By Pascal Mwandambo
When Aloyce Lenjo retired as a hotelier and settled at Tanzania Estate in Voi, Taita–Taveta County about five years ago, he enjoyed a blissful life, for then, there was plenty of water. The sewage worked perfectly and water flowed in plenty.
Among his monthly bills was the water bill which Mr Lenjo, a shopkeeper, dutifully paid. But now, that state of affairs seems like a dream from another world. The water bill still comes, but there is no drop of water.
The water pipes have become rusty. Not one to easily give up, Lenjo regularly turns on the water taps, but a rude hissing sound meets him; not a drop of water.
To cope with this state of affairs, Lenjo’s household was forced to look for alternatives of collecting and storing water. In the process, they bought many jerricans whose presence in the home has taken room and left the house looking not so organised or beautiful.
“After much suffering we slowly began to adapt to the situation, however inconveniencing. So we purchased more than 20 jerricans for buying and storing water,” says Lenjo.
It is not easy to fill the jerricans. His family spends a lot of time searching for water, which eats into their time of doing other domestic chores.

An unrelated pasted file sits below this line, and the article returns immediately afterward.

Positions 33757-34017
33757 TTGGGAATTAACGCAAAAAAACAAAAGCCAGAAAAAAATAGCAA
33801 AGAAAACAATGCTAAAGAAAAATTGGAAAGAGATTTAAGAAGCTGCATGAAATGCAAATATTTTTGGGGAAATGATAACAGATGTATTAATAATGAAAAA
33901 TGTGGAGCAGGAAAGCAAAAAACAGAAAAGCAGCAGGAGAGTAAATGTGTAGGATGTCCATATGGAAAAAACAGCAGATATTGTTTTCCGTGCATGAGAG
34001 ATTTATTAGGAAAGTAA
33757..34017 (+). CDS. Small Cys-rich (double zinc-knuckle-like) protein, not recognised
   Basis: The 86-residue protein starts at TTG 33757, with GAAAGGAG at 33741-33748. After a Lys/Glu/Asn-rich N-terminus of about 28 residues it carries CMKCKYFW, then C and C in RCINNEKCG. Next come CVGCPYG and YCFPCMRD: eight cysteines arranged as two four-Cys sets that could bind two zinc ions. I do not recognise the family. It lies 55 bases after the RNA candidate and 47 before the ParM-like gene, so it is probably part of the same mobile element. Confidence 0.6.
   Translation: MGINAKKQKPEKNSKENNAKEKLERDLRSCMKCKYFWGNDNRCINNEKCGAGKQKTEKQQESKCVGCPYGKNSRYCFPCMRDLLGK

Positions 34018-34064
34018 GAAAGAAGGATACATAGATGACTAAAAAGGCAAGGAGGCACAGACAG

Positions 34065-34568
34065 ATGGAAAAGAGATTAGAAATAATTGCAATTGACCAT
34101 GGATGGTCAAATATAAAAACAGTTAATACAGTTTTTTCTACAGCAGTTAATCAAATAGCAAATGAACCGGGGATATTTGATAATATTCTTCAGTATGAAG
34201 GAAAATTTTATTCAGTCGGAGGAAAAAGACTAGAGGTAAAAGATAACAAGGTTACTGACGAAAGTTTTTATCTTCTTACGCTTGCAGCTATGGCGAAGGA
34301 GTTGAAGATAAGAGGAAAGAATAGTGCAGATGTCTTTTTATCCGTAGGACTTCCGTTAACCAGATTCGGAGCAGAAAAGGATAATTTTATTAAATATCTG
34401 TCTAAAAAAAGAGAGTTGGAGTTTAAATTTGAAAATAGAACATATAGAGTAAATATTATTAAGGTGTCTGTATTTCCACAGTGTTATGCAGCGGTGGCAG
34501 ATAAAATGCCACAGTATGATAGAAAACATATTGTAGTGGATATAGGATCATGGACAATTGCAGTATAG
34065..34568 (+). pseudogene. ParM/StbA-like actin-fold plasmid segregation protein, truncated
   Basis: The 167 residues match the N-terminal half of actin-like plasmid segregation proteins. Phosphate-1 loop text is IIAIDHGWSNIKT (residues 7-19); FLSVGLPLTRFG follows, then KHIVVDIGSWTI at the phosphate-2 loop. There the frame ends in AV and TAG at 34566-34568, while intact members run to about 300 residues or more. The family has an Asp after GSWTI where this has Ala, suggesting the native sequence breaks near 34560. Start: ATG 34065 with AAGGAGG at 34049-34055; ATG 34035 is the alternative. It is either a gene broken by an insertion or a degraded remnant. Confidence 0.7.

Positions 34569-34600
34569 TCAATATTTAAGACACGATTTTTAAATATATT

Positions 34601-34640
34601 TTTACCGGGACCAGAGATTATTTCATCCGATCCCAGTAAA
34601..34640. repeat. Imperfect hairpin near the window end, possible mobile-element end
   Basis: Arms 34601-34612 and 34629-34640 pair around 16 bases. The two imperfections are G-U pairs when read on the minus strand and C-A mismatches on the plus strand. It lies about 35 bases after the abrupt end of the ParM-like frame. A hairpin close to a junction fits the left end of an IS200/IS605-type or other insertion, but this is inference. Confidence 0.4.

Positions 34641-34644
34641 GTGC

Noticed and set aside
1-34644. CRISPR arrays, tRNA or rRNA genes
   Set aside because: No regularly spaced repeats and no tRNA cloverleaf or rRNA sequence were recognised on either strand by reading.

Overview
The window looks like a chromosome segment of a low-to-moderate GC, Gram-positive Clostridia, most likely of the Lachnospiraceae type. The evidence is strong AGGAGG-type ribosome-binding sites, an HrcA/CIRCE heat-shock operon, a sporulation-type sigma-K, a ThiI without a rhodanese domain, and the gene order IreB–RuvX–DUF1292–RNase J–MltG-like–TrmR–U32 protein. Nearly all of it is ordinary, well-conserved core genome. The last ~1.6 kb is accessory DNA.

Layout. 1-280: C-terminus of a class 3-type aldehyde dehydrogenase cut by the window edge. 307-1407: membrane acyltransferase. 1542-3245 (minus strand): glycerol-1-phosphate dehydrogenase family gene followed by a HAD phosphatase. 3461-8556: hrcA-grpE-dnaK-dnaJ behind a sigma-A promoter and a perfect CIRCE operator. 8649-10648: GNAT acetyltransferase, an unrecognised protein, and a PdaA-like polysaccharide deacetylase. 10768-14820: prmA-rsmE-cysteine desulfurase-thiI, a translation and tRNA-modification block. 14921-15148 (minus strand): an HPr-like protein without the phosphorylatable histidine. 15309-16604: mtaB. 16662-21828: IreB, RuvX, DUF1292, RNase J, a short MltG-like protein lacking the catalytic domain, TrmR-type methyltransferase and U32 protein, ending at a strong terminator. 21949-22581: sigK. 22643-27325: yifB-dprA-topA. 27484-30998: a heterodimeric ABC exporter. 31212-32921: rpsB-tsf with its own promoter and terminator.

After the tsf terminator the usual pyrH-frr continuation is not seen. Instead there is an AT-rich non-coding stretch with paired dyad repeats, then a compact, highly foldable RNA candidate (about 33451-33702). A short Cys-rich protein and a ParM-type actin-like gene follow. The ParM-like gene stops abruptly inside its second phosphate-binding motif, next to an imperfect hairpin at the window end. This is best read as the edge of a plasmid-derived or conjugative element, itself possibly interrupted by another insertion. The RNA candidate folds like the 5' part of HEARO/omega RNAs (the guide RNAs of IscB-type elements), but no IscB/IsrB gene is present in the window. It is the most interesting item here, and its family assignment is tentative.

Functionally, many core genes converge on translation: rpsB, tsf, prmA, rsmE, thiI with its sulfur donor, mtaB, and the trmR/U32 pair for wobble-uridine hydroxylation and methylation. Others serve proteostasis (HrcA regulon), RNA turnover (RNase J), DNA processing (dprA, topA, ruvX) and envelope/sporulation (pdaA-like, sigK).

“Every day we spend some Sh400 on water. The agony is that at the end of every month we have to pay hefty water bills for water we have not used. Something is wrong somewhere,” laments Lenjo.
The situation is the same at the neighbouring Kariokor, where residents are go through a lot of hardships in their search for water.
Residents wake up at 5am to begin looking for water which they ferry home on pick-ups, boda boda motorcycles, bicycles and pushcarts as well as on their heads and backs.
Kariokor resident and former civic leader Rashid Mtwana blames corruption for the water woes bedevilling the town and its environs.